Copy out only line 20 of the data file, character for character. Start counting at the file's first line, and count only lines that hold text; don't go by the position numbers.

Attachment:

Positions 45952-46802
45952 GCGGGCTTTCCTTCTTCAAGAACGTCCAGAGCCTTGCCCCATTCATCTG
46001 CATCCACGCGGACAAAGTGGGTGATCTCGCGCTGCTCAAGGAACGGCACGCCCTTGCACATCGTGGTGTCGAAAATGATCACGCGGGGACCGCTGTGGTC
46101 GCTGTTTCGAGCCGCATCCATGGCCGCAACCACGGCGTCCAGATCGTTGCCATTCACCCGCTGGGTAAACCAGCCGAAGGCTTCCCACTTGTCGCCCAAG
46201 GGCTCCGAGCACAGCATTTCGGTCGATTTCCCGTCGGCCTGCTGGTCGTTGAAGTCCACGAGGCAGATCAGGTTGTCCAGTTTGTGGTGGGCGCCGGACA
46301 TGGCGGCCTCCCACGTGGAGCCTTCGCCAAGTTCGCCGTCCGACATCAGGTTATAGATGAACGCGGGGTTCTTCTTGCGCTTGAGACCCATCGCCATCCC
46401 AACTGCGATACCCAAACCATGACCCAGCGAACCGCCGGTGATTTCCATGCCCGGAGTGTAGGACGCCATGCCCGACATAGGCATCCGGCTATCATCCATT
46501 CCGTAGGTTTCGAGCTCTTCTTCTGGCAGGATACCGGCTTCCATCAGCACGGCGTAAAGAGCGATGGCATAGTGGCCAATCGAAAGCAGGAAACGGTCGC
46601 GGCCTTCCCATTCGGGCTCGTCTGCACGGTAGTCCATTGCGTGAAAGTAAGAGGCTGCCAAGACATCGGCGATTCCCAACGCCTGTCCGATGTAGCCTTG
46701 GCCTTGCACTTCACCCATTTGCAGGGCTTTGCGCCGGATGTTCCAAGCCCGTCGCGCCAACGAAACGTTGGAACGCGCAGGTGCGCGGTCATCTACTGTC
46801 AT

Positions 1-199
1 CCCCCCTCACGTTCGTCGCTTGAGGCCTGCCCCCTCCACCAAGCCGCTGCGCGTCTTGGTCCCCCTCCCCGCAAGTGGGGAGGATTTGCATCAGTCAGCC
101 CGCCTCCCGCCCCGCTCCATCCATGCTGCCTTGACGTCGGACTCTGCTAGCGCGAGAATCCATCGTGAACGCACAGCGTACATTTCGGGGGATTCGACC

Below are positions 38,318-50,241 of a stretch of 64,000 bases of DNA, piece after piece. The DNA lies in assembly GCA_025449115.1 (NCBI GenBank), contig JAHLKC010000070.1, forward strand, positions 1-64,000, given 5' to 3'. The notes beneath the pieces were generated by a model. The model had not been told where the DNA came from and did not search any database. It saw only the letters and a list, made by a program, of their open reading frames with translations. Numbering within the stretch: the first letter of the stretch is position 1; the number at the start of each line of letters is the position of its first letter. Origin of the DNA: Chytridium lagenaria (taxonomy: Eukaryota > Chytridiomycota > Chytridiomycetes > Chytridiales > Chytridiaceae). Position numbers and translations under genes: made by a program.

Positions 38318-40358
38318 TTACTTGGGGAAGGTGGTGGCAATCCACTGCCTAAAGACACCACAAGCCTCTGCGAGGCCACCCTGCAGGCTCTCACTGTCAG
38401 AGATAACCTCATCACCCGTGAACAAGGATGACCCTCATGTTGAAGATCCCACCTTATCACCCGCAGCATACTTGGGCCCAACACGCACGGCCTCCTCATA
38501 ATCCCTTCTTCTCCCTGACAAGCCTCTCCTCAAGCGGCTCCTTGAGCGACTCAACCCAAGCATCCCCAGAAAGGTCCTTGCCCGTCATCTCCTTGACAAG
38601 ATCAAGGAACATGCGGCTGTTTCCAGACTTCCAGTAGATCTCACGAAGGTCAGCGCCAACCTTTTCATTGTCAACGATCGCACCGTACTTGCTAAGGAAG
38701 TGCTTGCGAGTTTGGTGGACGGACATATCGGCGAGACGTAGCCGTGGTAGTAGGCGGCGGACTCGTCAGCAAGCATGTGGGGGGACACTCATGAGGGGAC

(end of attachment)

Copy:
38601 ATCAAGGAACATGCGGCTGTTTCCAGACTTCCAGTAGATCTCACGAAGGTCAGCGCCAACCTTTTCATTGTCAACGATCGCACCGTACTTGCTAAGGAAG